News

More than 1000 rivers account for 80% of global riverine plastic emissions into the ocean

Abstract.

"Plastic waste increasingly accumulates in the marine environment, but data on the distribution and quantification of riverine sources required for development of effective mitigation are limited. Our model approach includes geographically distributed data on plastic waste, land use, wind, precipitation, and rivers and calculates the probability for plastic waste to reach a river and subsequently the ocean. This probabilistic approach highlights regions that are likely to emit plastic into the ocean. We calibrated our model using recent field observations[...]".

 

Source: Science Advances 
Authors: LOURENS J. J. MEIJER et al.
DOI: 10.1126/sciadv.aaz5803

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Floating macrolitter leaked from Europe into the ocean

Abstract.

"Riverine systems act as converging pathways for discarded litter within drainage basins, becoming key elements in gauging the transfer of mismanaged waste into the ocean. However, riverine litter data are scarce and biased towards microplastics, generally lacking information about larger items. Based on the first ever database of riverine floating macrolitter across Europe, we have estimated that between 307 and 925 million litter items are released annually from Europe into the ocean[...]"

 

Source: Nature
Authors: Daniel González-Fernández et al.
DOI: https://doi.org/10.1038/s41893-021-00722-6

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Marine Litter Windrows: A Strategic Target to Understand and Manage the Ocean Plastic Pollution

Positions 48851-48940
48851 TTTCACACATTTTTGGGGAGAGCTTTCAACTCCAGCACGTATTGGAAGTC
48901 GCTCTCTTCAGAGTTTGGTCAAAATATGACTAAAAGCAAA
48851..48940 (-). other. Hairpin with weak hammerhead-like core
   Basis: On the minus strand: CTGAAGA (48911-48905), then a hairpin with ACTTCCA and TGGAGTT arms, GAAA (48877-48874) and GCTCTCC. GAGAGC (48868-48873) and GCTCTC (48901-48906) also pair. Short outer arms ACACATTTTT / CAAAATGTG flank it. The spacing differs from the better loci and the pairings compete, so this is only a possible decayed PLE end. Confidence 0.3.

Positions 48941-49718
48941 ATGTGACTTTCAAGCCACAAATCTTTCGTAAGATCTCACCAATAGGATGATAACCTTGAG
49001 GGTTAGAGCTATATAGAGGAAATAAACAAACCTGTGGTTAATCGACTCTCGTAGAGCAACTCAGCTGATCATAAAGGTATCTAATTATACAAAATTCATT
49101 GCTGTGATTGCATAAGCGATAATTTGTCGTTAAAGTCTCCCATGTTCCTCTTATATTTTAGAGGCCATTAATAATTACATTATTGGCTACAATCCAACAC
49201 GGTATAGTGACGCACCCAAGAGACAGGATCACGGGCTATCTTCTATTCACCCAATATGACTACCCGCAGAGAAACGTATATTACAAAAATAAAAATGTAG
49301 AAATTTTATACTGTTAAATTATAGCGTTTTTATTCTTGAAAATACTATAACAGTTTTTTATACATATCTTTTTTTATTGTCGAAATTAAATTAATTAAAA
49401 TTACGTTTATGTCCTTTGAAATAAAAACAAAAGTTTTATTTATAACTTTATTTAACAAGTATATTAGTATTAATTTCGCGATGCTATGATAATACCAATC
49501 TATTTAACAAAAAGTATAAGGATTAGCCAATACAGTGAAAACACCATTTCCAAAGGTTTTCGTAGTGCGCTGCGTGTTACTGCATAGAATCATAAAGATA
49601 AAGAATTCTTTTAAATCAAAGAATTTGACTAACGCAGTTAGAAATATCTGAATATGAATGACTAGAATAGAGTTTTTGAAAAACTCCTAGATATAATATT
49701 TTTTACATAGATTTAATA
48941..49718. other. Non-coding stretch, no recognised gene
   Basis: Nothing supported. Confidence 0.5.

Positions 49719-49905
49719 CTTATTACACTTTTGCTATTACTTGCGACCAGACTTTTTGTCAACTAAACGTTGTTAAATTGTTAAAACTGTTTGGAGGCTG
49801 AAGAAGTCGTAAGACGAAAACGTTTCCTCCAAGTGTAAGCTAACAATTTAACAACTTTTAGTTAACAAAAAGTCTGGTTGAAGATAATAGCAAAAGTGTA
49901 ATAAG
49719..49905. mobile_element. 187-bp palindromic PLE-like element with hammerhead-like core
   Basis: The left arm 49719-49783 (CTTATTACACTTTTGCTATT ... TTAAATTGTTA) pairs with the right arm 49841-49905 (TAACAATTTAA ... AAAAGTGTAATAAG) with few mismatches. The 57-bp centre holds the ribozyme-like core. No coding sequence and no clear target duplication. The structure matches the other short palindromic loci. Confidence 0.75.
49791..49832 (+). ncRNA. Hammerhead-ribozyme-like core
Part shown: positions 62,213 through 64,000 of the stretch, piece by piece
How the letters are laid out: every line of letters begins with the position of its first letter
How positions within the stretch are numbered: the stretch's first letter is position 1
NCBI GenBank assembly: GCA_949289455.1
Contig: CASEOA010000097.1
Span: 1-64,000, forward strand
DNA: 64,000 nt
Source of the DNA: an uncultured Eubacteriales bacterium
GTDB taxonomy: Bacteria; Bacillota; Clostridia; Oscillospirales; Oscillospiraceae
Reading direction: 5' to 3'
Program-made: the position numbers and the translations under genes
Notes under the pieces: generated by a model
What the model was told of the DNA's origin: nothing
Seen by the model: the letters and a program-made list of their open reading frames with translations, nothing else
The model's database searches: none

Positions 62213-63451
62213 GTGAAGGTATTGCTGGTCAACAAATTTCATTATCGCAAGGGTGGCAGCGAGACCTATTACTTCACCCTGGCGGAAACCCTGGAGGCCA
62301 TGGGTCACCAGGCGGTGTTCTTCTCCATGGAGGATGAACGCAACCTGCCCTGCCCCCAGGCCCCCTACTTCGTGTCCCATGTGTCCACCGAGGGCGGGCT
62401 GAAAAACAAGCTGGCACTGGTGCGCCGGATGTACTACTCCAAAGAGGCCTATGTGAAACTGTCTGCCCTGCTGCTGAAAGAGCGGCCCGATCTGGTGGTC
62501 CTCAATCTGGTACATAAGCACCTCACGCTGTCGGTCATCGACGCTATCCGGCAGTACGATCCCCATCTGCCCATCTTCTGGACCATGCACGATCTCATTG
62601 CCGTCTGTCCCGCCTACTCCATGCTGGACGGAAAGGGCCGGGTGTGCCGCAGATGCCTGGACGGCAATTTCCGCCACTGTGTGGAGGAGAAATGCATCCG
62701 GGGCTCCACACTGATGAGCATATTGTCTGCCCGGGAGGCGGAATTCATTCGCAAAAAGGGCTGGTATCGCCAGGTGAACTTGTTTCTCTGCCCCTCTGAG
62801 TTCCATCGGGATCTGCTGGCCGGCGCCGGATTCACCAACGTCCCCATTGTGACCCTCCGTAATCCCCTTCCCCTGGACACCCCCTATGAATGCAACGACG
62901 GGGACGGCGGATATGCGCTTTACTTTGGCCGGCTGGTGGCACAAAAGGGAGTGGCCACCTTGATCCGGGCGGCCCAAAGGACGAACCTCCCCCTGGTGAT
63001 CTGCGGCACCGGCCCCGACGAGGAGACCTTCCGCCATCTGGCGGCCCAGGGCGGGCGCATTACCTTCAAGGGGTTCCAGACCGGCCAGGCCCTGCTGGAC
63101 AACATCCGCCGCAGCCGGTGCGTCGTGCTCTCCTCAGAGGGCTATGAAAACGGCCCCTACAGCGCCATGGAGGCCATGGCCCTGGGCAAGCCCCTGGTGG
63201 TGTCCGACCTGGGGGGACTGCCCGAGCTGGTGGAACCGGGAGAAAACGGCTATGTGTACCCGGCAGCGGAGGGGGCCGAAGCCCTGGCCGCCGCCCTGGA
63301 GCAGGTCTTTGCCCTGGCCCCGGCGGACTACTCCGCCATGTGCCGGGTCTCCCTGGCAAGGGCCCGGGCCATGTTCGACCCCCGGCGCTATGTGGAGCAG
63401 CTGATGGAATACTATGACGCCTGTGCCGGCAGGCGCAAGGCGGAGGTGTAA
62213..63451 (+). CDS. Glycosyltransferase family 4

Abstract.

"Windrow is a long-established term for the aggregations of seafoam, seaweeds, plankton and natural debris that appear on the ocean surface. Here, we define a “litter windrow” as any aggregation of floating litter at the submesoscale domain (<10 km horizontally), regardless of the force inducing the surface convergence, be it wind or other forces such as tides or density-driven currents. The marine litter windrows observed to date usually form stripes[...]"

 

Source: Frontiers
Authors: Andrés Cózar et al.
DOI: https://doi.org/10.3389/fmars.2021.571796

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Pervasive distribution of polyester fibres in the Arctic Ocean is driven by Atlantic inputs

Abstract.

"Microplastics are increasingly recognized as ubiquitous global contaminants, but questions linger regarding their source, transport and fate. We document the widespread distribution of microplastics in near-surface seawater from 71 stations across the European and North American Arctic - including the North Pole. We also characterize samples to a depth of 1,015 m in the Beaufort Sea. Particle abundance correlated with longitude, with almost three times more particles in the eastern Arctic compared to the west. Polyester comprised[...]"